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‘LIV boss’ Greg Norman obliged to pay for Masters ticket … despite 13 breakaway players in field

Gary Player in a sweat about pumped-up golfers; Masters success a financial and tournament windfall; and that numbers game

Of course, if he’d won a green jacket, there would have been no need to desperately seek out a ticket.

Greg Norman — a three-time runner-up in nine career top-10s at the Masters — apparently had to source a ticket for this 88th edition through what his son, Greg jnr, on social media, called the “secondary market” after the LIV chief seemingly failed to acquire one.

“My dad paid for a ticket on the secondary market to attend the Masters as a patron … it was an amazing experience, hundreds of golf fans approached him walking outside the ropes. All positive support of him and LIV,” said the son of the Great White Shark’s visit, replete with trademark straw hat, on Wednesday.

Question is? Why did he not get a guest ticket from one of the 13 LIV players in the field, all entitled to access or buy a number for their guests?


In a short answer to his attendance, Norman told the Washington Post: “I’m here because we have 13 players that won 10 Masters between them. So, I’m here just to support them, do the best I can to show them, ‘hey, you know, the boss is here rooting for you’.”

Norman was last at the Masters in 2021, before the LIV Golf’s eventual arrival on to the men’s professional scene, when he was a radio analyst.

Player frets about distance

Did you know that Rory McIlroy can dead lift 400lb? He can, apparently. And we know this because McIlroy showed Gary Player a video of him doing so.

All of which was used by Player — no stranger to the gym himself, even at the age of 88 — to argue that there should be some way to claw back the distance on how far players can hit the golf ball.

“[If] you look at the tour, in 30 years, plus, minus, they will all hit the ball 400 yards because there’s such great incentivisation. They are going around the college, gyms now doing weight training … and this is where we need the R&A and the USGA and the PGA to get together wisely in making a decision about a golf ball because nothing about the game today, not one single thing, is the same as when we played. Not one single thing.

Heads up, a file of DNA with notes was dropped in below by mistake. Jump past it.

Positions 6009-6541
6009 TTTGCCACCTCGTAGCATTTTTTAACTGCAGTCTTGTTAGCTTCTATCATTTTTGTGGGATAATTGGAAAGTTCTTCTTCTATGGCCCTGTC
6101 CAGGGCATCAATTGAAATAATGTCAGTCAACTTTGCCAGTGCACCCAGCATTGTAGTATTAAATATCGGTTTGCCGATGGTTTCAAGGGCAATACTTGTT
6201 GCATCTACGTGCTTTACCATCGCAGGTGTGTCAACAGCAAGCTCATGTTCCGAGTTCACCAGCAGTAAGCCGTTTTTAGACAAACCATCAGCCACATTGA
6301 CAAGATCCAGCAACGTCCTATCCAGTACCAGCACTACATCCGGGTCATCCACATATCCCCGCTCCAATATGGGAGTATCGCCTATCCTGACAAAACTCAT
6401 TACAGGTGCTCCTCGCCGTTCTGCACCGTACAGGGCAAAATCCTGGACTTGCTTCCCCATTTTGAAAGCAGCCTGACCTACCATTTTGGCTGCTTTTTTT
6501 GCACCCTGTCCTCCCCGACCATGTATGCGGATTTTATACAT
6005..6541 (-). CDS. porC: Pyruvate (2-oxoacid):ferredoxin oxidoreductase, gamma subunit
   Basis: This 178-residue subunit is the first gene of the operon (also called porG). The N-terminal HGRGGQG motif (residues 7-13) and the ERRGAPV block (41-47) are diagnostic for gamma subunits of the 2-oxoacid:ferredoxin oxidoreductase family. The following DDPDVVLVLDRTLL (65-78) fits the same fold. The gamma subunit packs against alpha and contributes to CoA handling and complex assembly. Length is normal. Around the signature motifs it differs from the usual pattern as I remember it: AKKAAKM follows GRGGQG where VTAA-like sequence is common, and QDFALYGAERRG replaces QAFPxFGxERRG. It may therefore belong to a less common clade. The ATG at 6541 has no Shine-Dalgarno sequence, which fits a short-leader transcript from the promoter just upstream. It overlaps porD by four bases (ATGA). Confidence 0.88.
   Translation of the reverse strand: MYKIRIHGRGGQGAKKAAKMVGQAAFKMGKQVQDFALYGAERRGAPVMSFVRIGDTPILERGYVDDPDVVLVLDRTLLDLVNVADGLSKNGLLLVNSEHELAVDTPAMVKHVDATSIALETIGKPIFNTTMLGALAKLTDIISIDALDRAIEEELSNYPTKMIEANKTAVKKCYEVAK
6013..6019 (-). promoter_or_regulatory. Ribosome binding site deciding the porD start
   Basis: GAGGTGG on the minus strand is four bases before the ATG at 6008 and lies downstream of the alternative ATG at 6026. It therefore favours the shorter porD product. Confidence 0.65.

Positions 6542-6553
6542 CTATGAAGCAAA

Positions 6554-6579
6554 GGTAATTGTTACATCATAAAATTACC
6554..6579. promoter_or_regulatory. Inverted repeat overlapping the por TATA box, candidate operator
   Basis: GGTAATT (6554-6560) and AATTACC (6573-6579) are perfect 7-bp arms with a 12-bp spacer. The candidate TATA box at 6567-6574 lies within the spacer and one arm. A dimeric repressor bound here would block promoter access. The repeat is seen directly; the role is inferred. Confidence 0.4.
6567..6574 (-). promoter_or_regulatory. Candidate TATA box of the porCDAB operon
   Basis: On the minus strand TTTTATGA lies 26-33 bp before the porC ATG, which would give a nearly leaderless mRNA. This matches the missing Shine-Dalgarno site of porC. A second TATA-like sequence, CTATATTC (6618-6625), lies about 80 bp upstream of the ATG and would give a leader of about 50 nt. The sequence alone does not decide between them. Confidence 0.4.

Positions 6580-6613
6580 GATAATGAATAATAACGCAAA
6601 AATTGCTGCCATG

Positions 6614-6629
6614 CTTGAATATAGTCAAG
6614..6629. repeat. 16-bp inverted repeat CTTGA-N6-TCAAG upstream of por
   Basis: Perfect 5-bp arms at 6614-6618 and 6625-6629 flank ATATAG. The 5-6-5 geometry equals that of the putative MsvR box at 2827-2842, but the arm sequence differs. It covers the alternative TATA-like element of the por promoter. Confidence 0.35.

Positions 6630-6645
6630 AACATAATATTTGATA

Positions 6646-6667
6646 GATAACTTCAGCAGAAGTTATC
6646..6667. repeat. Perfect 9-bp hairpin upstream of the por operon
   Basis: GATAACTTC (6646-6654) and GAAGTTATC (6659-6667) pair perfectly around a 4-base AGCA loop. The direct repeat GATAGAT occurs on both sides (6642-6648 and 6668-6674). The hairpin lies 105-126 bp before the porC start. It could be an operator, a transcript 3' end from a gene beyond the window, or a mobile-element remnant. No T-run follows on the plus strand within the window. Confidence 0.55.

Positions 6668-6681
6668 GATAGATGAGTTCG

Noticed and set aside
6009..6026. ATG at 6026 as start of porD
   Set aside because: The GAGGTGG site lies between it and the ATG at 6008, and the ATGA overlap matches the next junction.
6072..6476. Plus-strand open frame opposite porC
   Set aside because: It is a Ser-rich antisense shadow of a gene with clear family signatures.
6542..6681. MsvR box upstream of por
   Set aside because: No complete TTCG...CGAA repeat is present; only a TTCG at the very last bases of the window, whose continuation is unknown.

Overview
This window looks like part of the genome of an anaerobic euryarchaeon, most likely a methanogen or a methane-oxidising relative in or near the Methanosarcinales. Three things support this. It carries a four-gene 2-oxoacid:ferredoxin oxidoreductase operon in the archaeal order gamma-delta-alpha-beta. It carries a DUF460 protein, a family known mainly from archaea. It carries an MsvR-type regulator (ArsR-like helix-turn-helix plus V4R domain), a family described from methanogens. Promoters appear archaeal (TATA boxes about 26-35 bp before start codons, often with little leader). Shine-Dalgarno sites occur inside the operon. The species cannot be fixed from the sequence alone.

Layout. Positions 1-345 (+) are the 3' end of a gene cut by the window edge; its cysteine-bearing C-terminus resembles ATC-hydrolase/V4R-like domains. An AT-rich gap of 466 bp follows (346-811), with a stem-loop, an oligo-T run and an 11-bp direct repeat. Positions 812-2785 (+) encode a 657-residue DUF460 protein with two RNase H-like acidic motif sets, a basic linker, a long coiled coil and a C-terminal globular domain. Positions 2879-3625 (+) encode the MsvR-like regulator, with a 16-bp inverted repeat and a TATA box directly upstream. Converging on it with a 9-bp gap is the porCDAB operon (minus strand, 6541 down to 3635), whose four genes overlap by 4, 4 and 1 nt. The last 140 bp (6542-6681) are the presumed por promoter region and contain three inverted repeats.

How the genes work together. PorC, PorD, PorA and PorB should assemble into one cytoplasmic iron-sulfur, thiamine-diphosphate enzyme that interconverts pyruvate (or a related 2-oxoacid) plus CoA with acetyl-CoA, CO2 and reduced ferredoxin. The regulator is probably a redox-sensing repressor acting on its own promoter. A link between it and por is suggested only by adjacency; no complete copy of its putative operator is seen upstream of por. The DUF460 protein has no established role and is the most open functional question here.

“They have to cut that ball back, I don’t know what’s going to happen. They talk about making golf courses longer. The world is running out of water, seriously, and the costs of the machine, the mower, fertiliser, labour. Why do that? It’s so simple, cut the ball back. Very, very simple.”

Green jackets and greenbacks

Whoever manages to win this 88th edition of the Masters will receive many benefits beyond the glory itself.

He will receive a trophy of the clubhouse and a green jacket for his wardrobe. That jacket can be worn anywhere by the champion for the year, after which it can only be worn on the grounds of Augusta National.

He will earn a lifetime exemption into future tournaments.

He will be assured of five-year exemptions into the other three Majors: the US PGA, the US Open and the Open championship.

He will receive a gold medal memento and a replica Masters trophy.

He will receive honorary membership of Augusta National.

And he will earn a pay-day of some $3.25 million (€3 million) which was won by Jon Rahm last year. The prize fund for this year has to be confirmed.

By the Numbers: 5

There are five amateurs in the field for this 88th edition of the Masters: Neal Shipley, Stewart Hagestad, Christo Lamprecht, Jasper Stubbs and Santiago de la Fuente. There would have been six if Nick Dunlap had remained amateur, but last year’s US amateur champion turned professional after winning the American Express Championship on the PGA Tour (as an amateur) earlier this year.

Philip Reid

Philip Reid

Philip Reid is Golf Correspondent of The Irish Times